A cow walks down a laneway like she has done many times in her life and calmly enters the building. Before they know it, and out of sight, she is “dispatched” with a bolt gun. I can condone this because the cow does not suffer, and the benefits of this system outweigh the alternatives.


How can we make this better?

What I can’t defend is the short lifespan of a modern dairy cow. In the example above, I used a cull cow rate of 10%. In reality, the cull rate of dairy cows is closer to 20-30%. The average dairy cow lives to the age of five or six years old. That means she is only milked for three or four seasons before she is culled. Add to this, the fact she also had three or four calves in her short life, and they were taken from her at birth and sent to the meatworks at four days of age too.

The research is clear, the more intense the farming system and the larger the herd size, the shorter the lifespan of the cows. The research is also clear that the longer a cow stays in the herd, the more profitable she is. A cow that is 10 years old is a very profitable cow.

So, there are already incentives to increase cow’s lifespan. The number one reason a cow is culled is that she does not get in calf (pregnant) in the required time frames needed. In seasonal supply farms, farmers want all their cows to calve in a four-six week period. If a cow gets pregnant too late and is due to calve outside of the required window, she will almost certainly calve too late in all of the following seasons.

The second main reason for culling a cow is she gets mastitis multiple times. Mastitis is a bacterial infection of the udder and it’s the main cause of antibiotic use on dairy farms. The third main reason is due to feet issues or some sort of injury. It’s interesting to note that poor production is not one of the main reasons cows are culled.

I often talk about the “Happy Cow Way” of farming and explain it as removing the pressure on the cows. I speak about taking our foot off the throttle and not pushing everything so hard. This issue is a good example of what I mean. The 100% seasonal supply dairy system where all cows calve once during the year is a high-pressure system. It promotes the culling of cows that can’t conceive exactly when they are supposed to. There’s no room for error.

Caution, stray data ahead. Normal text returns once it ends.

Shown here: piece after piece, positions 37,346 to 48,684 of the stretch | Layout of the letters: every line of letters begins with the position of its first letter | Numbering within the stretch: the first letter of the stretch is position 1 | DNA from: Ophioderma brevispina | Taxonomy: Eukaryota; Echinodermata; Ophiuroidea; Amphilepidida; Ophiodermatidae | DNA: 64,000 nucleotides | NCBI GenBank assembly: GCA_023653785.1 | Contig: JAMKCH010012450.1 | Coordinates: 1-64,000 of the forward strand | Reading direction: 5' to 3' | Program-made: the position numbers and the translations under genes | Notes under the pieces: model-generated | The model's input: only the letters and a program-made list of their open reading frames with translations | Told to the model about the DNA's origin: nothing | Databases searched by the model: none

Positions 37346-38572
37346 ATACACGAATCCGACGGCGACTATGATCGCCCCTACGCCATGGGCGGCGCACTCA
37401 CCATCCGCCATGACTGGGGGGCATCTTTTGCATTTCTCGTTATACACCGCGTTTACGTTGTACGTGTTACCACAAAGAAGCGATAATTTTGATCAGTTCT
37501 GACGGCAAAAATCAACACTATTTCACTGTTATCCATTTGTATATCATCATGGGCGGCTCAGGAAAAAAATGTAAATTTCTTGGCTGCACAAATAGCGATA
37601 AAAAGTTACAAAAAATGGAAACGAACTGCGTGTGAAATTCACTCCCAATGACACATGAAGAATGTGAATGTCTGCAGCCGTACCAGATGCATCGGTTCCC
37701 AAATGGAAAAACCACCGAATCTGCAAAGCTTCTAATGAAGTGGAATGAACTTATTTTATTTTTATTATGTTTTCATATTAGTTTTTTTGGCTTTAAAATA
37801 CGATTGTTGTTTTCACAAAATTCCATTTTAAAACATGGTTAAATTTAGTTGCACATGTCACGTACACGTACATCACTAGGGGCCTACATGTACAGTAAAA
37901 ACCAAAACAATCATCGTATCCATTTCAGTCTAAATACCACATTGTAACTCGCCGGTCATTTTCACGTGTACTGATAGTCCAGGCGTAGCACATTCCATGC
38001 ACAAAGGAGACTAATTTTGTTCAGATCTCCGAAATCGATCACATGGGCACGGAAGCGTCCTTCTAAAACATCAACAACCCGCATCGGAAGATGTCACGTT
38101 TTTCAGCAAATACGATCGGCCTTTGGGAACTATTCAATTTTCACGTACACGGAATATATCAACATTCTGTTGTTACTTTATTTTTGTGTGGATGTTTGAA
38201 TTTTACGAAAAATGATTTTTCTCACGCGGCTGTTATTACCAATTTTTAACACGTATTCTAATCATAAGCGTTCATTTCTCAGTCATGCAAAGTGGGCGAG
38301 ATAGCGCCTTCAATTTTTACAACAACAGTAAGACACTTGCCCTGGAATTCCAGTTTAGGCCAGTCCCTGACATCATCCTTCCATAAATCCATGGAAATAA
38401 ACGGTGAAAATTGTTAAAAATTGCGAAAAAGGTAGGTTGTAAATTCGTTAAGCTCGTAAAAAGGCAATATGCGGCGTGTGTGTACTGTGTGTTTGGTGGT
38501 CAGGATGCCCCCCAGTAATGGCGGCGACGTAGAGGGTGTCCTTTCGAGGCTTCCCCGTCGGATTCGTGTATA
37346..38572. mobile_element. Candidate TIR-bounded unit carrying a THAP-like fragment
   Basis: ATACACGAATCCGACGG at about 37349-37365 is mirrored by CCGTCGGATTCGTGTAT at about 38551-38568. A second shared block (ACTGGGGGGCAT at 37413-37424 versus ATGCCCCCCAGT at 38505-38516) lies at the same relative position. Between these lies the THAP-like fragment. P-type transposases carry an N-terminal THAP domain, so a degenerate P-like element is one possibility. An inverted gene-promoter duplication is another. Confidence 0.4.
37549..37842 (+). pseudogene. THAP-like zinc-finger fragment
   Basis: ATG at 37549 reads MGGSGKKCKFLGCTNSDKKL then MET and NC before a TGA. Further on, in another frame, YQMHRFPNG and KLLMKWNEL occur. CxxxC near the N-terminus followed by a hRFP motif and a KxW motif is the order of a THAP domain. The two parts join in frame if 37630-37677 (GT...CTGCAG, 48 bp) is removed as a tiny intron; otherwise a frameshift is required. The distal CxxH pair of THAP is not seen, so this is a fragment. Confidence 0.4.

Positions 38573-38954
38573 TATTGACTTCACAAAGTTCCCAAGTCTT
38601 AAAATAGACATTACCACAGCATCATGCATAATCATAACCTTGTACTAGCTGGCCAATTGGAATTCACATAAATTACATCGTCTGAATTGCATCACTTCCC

If farmers calved twice a year, that would give the cow a second chance to conceive and be productive. It’s an example of designing a farming system that reduces the pressure on the cows. Happy Cow Milk farmer Chris Falconer actually buys other farmers’ cull cows and gives them a second chance on his farm.  He’s not the only one, this article outlines how Chris and other farmers are using cull cows to build their farming businesses.


How Happy Cow Milk changes things

Our mission at Happy Cow Milk Co is to enable a kinder, fairer and greener dairy. The way we are doing that is to make it easier for the great dairy farmers of the world to sell their milk to their local communities. This enables customers who want to support a better way of farming to buy milk from just those good farmers.

By enabling farmers to sell milk direct to the community they have to supply milk 365 days per year. To do this, farmers need to have multiple calvings per year. This means fewer cull cows and longer lifespans as I described above.

I’m having a number of conversations with potential Happy Cow farmers. Most of them want to run 15-20% of their herd supplying Happy Cow Milk. This is enough to provide that backstop to cows who are a bit slower to conceive. The Happy Cow Herd becomes the backstop herd.


Happy Cow Milk Company is Crowdfunding to enable it to start rolling out Happy Cow Milk to farmers around the world. If you want to help its mission for a kinder, fairer, greener dairy, please cllick to read more